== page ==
From: Carlson, Pam (firstname.lastname@example.org)
Date: Thu 01 May 1997 - 19:37:00 EEST
>And an orca pod consists of a single male and a harem of three to four
females (plus sub-adults of both sexes), which is hardly matriarchal
On which planet? Sorry Trotsky - you have old info.
Here in the orca research capital of the world, (the Pacific NW/ British
Columbia), 30 years of observation and genetic study show that orca pods
are led my an older female. Pod members consist of her daughters and
sons, and her daughter's calves. The males in the pod are her sons, and
they do not mate with females in their own pod. Males will temporarily
hang out with other pods to mate, then return to their mother's pod.
Come to Glorantha Con V this summer in Victoria BC, and stop by the
Whale Museum in Friday Harbor, WA, or the Vancouver Aquarium in
Vancouver, BC. Both have excellent exhibits on orca biology.
Similar patterns have been found in horses. Herds are led, not by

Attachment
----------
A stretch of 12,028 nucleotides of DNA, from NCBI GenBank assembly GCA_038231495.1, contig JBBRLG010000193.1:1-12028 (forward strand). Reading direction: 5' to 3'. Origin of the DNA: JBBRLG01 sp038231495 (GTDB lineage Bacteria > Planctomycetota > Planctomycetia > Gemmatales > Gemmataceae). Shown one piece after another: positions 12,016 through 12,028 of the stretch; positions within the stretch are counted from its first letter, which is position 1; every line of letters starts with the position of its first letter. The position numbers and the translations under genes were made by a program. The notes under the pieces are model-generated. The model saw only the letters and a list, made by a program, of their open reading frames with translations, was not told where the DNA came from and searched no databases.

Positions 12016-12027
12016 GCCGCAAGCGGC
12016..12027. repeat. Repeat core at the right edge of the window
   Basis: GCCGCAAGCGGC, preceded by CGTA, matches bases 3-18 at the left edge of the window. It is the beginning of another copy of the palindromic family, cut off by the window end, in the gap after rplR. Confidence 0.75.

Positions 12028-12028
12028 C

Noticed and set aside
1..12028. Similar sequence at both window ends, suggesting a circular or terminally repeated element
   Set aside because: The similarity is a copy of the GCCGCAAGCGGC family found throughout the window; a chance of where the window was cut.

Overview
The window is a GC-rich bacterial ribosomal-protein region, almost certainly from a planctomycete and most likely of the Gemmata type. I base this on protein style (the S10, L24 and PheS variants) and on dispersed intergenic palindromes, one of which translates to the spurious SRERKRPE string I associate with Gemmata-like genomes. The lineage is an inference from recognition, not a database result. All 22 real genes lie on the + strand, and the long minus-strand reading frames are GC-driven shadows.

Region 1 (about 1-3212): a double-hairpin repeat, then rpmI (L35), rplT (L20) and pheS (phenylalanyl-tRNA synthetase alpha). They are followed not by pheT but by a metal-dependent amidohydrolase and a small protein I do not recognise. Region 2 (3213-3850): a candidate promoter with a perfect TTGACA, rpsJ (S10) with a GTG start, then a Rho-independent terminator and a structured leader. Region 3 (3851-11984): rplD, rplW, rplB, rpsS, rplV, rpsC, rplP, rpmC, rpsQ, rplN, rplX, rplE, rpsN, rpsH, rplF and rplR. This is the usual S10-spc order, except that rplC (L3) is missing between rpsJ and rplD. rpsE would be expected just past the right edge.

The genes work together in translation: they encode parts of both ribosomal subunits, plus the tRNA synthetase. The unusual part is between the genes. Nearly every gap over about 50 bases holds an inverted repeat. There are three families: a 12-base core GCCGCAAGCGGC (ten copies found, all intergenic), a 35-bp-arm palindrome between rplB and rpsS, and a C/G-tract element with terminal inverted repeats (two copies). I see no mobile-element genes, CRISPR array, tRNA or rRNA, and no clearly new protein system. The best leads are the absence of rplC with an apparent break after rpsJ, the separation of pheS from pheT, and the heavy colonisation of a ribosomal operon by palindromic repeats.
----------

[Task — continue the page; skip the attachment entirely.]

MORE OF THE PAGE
stallions, but by an older mare who is related to most of the other
mares. The stallions just follow the mares around, spending much of
their effort just keeping other stallions away.
Many of our ideas about animal behavior were formed in the late 1800's
to mid 1900's. It's interesting how the observer's cultural
expectations colored their interpretations. (Stallions were obviously
the leaders!) Modern observations strive for more objectivity, and show
a more diverse range of social systems.
Kind of like Glorantha, no?
PS - Still working on the DH calendar info - I haven't forgotten. My
life is topsy-turvy now. I'm holding the fort alone at work, my
kitchen is full of puppies, my mom has come for a long visit... and
it's BASEBALL SEASON!:-)
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